What "Lazy" Young People Can Learn From the 10 Hardest Working Cities in America
The blog for the online real estate brokerage firm Movoto recently published a list of the 50 hardest working cities in America. Is there anything the supposedly lazy and entitled millennial generation can learn from this study?
Movoto's study ranked cities based on such chosen indicators as average hours worked per week, commute time, and even volunteer hours. Five Texan cities were ranked among the top 10, with the average Houston resident working more hours per work than anywhere else in the country. However, according to Census data, only the San Jose, Washington D.C., and San Francisco metropolitan areas also ranked in the top 10 in terms of annual per-capita income. This highlights a growing trend in America: Despite increased hours and output, many Americans are actually seeing decreases in their real wages. The solution to this problem could truly entail getting more millennials to be productive.
Some of then 10 lowest-ranked cities on Movoto's list have become synonymous with the decline of America's industrial empire and post-housing-bubble economic depression. Cities like Detroit, Cleveland, and Milwaukee have experienced tremendous population and capital flight as generations-old blue-collar jobs were replaced with white-collar, college educated professionals. While many cities in the Rust Belt have begun transformations into technology hubs, the rate at which this transformation can take place depends more on the availability of qualified workers than the amount of hours they are willing to put in per week.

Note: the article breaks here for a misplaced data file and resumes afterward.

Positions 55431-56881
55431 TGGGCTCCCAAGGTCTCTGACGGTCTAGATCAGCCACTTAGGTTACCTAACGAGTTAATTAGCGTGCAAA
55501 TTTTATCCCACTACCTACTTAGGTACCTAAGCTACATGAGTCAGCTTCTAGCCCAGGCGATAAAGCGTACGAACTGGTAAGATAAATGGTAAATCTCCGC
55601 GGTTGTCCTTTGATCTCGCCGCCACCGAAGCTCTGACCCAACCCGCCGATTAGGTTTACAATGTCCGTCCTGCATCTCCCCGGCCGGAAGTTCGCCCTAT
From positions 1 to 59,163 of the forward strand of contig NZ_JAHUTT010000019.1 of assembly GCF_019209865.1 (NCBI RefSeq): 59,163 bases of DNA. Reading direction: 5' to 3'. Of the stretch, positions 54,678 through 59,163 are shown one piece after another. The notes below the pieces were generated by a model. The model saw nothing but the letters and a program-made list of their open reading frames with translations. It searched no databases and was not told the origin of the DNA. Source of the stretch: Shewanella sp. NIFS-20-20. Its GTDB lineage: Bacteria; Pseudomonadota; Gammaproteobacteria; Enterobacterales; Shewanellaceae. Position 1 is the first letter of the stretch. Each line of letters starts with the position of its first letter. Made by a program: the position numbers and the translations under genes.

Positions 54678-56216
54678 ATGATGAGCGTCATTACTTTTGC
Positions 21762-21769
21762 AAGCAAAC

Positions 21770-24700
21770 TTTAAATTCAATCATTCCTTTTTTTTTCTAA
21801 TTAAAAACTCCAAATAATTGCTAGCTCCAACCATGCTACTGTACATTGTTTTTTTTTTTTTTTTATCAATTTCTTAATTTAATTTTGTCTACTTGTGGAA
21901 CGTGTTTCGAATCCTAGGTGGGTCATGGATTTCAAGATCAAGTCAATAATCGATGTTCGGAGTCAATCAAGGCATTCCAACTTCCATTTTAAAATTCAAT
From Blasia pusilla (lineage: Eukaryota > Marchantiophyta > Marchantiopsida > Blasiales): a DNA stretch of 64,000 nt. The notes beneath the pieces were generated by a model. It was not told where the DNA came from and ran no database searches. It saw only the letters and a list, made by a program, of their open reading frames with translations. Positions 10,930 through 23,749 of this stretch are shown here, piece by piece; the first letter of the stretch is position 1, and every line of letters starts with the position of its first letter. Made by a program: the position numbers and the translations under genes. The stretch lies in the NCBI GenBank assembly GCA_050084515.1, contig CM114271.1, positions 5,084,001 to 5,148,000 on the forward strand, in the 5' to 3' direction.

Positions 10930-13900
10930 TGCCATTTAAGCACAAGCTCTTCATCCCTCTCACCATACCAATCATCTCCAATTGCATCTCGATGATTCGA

A country's productivity level is the main determinant of its living standards and an important factor in its yearly growth. Essentially, the country that is able to produce a given product or service with the least amount of time and/or expense is better off than others. The old adage about working smarter, not harder is not only practical but beneficial. Economist Robert Solow won the Nobel Prize for his work determining that technological progress is the only source of long-term economic growth. Investment is needed in both education and infrastructure in order to turn around the country's depressed communities.
I recently participated in a high-school career day event. I was one the youngest people present and on numerous occasions overheard comments about how lazy and unintelligent today's youth are. Our addiction to social media and general lack of ambition is setting us up for failure, supposedly when compared to previous generations. However, within this critique may lie the key to our generation's salvation. In the 21st century, being addicted to technology can actually be profitable. Instead of being bullied for sitting in front of a computer all day, children are now ostracized for not having a social media presence. Millennials around the country can surely attest to their indispensability in offices dominated by older workers. In these sorts of offices,
especially those with a high average number of hours worked per week, it would be interesting to see how many of those hours are spent trying to remember how to check email.